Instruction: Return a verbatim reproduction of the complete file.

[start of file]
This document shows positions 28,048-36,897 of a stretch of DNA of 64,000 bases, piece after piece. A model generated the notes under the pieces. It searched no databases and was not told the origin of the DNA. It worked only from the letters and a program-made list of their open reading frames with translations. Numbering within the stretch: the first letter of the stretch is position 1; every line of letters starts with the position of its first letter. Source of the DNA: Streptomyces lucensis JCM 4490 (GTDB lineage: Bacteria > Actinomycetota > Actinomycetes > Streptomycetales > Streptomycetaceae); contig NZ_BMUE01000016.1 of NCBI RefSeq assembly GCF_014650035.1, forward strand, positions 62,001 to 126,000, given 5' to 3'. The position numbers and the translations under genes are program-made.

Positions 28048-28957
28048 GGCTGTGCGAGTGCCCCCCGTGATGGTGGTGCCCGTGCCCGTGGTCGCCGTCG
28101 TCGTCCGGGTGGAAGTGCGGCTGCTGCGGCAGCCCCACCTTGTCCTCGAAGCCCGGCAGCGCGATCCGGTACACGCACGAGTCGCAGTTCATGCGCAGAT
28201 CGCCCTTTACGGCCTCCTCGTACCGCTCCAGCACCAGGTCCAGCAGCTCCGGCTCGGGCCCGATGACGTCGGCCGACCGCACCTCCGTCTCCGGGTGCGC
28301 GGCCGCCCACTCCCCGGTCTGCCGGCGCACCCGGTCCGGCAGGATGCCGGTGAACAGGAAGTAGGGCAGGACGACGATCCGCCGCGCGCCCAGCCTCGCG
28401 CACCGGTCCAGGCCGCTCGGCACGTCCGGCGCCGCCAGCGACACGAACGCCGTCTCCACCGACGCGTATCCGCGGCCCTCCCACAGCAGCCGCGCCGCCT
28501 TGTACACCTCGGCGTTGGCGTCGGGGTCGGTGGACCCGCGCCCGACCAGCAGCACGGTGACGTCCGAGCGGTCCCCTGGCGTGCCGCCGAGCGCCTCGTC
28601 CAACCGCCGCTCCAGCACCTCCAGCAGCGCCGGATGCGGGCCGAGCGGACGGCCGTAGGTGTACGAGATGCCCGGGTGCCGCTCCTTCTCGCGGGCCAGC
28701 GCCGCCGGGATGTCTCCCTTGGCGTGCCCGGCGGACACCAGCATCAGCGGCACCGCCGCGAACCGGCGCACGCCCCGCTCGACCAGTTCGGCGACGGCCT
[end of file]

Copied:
This document shows positions 28,048-36,897 of a stretch of DNA of 64,000 bases, piece after piece. A model generated the notes under the pieces. It searched no databases and was not told the origin of the DNA. It worked only from the letters and a program-made list of their open reading frames with translations. Numbering within the stretch: the first letter of the stretch is position 1; every line of letters starts with the position of its first letter. Source of the DNA: Streptomyces lucensis JCM 4490 (GTDB lineage: Bacteria > Actinomycetota > Actinomycetes > Streptomycetales > Streptomycetaceae); contig NZ_BMUE01000016.1 of NCBI RefSeq assembly GCF_014650035.1, forward strand, positions 62,001 to 126,000, given 5' to 3'. The position numbers and the translations under genes are program-made.

Positions 28048-28957
28048 GGCTGTGCGAGTGCCCCCCGTGATGGTGGTGCCCGTGCCCGTGGTCGCCGTCG
28101 TCGTCCGGGTGGAAGTGCGGCTGCTGCGGCAGCCCCACCTTGTCCTCGAAGCCCGGCAGCGCGATCCGGTACACGCACGAGTCGCAGTTCATGCGCAGAT
28201 CGCCCTTTACGGCCTCCTCGTACCGCTCCAGCACCAGGTCCAGCAGCTCCGGCTCGGGCCCGATGACGTCGGCCGACCGCACCTCCGTCTCCGGGTGCGC
28301 GGCCGCCCACTCCCCGGTCTGCCGGCGCACCCGGTCCGGCAGGATGCCGGTGAACAGGAAGTAGGGCAGGACGACGATCCGCCGCGCGCCCAGCCTCGCG
28401 CACCGGTCCAGGCCGCTCGGCACGTCCGGCGCCGCCAGCGACACGAACGCCGTCTCCACCGACGCGTATCCGCGGCCCTCCCACAGCAGCCGCGCCGCCT
28501 TGTACACCTCGGCGTTGGCGTCGGGGTCGGTGGACCCGCGCCCGACCAGCAGCACGGTGACGTCCGAGCGGTCCCCTGGCGTGCCGCCGAGCGCCTCGTC
28601 CAACCGCCGCTCCAGCACCTCCAGCAGCGCCGGATGCGGGCCGAGCGGACGGCCGTAGGTGTACGAGATGCCCGGGTGCCGCTCCTTCTCGCGGGCCAGC
28701 GCCGCCGGGATGTCTCCCTTGGCGTGCCCGGCGGACACCAGCATCAGCGGCACCGCCGCGAACCGGCGCACGCCCCGCTCGACCAGTTCGGCGACGGCCT